They used a design identical to that of the stone lantern in front of the Muryangsu Hall at the Buseok Buddhist temple in Yeoungju. The temple was built in 676 and has become another well-known tourist attraction. The stone lantern out front has been designated as National Treasure 17. This is it:
And here are the six models of National Treasure 17 lining the Seoul subway corridor on Line #3.
Aren’t they an attractive addition to the underground corridor? It’s an improvement over plain tile walls. But only photos of the lanterns remain, because the lanterns themselves aren’t there anymore. They were taken out in June.
A group of citizen-activists with the provisional name of The Search for the Location of Cultural Treasures (the actual name is clumsier) decided to get upset about the lantern installation five years after it happened because it reminded them of the stone lanterns that line the main pathway to Shinto shrines in Japan. Therefore, in South Korea, they fall under the category of ilje janjeh (日帝残滓), literally “detritus from the Japanese Empire”. The term is commonly used in the country’s news media.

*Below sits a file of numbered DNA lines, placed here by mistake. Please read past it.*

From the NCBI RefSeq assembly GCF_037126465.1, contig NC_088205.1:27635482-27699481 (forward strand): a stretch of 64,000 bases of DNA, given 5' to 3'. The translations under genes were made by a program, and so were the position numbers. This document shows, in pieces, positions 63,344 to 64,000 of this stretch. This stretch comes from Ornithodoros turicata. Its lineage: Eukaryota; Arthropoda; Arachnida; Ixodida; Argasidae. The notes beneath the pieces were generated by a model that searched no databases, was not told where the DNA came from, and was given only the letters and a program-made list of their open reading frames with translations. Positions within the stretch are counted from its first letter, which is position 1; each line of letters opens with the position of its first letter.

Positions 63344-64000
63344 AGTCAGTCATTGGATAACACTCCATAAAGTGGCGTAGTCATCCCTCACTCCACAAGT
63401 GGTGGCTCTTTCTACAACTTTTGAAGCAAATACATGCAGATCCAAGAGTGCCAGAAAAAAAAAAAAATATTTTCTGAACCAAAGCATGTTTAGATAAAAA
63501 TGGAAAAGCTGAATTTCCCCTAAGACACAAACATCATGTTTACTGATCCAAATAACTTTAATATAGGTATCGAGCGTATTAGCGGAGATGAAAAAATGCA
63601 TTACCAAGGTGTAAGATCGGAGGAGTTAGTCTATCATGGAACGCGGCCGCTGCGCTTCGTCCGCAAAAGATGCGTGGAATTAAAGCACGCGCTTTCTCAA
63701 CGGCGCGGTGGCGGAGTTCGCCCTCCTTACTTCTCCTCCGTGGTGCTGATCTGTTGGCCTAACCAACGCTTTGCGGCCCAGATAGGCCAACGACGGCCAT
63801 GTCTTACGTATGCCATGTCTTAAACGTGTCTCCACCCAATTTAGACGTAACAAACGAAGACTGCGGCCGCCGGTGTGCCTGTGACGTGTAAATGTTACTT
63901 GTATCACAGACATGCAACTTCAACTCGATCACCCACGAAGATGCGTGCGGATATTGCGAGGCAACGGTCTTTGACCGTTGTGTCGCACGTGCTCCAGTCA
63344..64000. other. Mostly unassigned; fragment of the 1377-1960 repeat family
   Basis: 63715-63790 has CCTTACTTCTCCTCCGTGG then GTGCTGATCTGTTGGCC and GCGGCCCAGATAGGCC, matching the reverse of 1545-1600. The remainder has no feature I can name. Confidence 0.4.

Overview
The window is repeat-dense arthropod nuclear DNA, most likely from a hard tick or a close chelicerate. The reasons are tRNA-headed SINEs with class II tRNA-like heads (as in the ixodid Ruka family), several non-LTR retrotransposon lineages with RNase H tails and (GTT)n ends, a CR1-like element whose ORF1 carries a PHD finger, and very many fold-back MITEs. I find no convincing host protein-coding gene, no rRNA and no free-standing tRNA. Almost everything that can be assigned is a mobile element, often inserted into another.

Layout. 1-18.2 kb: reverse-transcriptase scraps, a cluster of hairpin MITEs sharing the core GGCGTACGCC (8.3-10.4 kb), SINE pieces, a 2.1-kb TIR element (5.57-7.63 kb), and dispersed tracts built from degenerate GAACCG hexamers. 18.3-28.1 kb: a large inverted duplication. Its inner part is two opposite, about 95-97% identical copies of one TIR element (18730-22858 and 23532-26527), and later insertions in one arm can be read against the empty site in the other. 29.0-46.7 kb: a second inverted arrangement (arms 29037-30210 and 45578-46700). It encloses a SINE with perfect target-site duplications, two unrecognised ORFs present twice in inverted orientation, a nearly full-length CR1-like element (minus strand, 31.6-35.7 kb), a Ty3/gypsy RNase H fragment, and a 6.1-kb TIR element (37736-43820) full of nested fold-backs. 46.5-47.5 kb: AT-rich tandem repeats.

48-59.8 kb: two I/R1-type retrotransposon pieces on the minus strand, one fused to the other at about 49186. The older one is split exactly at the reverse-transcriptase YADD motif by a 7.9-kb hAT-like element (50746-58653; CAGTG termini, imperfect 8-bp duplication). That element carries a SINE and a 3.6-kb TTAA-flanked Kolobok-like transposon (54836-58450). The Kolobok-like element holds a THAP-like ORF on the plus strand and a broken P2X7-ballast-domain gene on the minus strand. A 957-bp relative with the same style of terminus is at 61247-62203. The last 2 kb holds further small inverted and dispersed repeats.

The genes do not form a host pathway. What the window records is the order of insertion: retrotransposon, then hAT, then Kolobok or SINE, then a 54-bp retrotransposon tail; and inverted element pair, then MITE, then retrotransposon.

The head of the group, a Buddhist priest named Hyemun, added that the Gyeongbok Palace is more closely associated with Confucianism than with Buddhism, so it was inappropriate to have Buddhist lanterns in the subway nearby.
The company operating the subway wanted to leave them in the corridor, but then the mass media got involved. That settled that. The company is wholly-owned by the city of Seoul, so they thought their only choice was to bend to public opinion. They weren’t happy about it, however, because the lanterns had to be dismantled by hand to be removed.